The Internet revolution has been people powered from the very beginning, and should remain so. The minute that anyone, whether from government or the private sector, starts to control how people use the Internet, it is the beginning of the end of the Net as we know it.
Advanced and open networks are essential to the future growth of the Web. Policies that continue to provide incentives for investment and innovation are a fundamental part of the debate we are now beginning.
In non-network neutrality world, the Internet will become tiered.
With non-network neutrality, National highways with toll tax scenario will emerge as a pattern in Internet traffic. Thus 2 tiered networks will take place, fast and slow lane.
In this rapidly changing Internet ecosystem, elasticity in government policy is the key. Broadband network providers should have the flexibility to manage their networks. As long as they do it reasonably, consistent with their customers’ preferences, and don’t unreasonably discriminate in ways that either harm users or are anti-competitive.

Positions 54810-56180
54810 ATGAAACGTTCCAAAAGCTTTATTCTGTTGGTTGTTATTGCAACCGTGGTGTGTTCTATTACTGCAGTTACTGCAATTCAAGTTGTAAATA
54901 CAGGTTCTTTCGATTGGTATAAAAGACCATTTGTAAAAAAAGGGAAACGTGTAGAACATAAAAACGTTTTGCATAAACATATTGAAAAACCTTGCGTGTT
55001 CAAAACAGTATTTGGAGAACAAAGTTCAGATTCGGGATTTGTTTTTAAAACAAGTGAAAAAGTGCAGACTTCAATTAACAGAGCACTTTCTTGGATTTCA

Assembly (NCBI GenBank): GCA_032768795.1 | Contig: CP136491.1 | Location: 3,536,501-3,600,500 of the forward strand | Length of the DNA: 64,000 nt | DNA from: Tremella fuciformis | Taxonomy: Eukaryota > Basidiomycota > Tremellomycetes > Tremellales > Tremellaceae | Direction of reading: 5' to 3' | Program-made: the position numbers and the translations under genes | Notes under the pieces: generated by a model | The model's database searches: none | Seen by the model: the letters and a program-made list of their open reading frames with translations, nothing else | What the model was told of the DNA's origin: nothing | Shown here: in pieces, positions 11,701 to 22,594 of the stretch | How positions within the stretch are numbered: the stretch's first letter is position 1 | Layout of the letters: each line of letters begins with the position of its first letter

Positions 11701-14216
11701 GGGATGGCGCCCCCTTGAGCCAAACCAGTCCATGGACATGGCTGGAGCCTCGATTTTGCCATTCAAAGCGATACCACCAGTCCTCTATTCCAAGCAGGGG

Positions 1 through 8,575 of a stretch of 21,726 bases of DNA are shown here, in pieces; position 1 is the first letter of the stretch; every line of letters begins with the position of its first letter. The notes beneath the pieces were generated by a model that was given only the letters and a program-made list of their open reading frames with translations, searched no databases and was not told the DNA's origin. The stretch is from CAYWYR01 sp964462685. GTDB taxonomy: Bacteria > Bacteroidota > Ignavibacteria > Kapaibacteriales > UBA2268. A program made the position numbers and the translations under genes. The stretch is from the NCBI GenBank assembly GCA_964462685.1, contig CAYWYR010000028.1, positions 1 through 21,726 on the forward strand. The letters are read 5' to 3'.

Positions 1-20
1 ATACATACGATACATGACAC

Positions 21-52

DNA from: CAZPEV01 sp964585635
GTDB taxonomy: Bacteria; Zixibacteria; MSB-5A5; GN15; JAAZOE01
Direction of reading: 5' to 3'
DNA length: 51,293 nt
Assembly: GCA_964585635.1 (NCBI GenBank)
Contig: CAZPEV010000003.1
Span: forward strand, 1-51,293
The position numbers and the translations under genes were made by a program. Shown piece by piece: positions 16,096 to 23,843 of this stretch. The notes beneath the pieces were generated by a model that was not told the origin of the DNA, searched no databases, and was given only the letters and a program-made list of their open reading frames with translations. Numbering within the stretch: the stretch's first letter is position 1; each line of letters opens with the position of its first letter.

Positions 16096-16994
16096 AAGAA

The debate about Network Neutrality will undoubtedly prolong and for that, there is no easy right or wrong answer. Both sides make gripping arguments and yes, there is considerable disinformation on both sides of that issue.
Net Neutrality and Cloud Computing
In the near future we are going to find that a very large segment of computing usage will move from user organizations to “in the cloud”. This is going to make the usage volume of the Internet increase extraordinarily. We cannot predict exactly what users (consumers) and user organizations (businesses) will choose to do. Network neutrality, permitting them to do nearly anything, becomes much more important.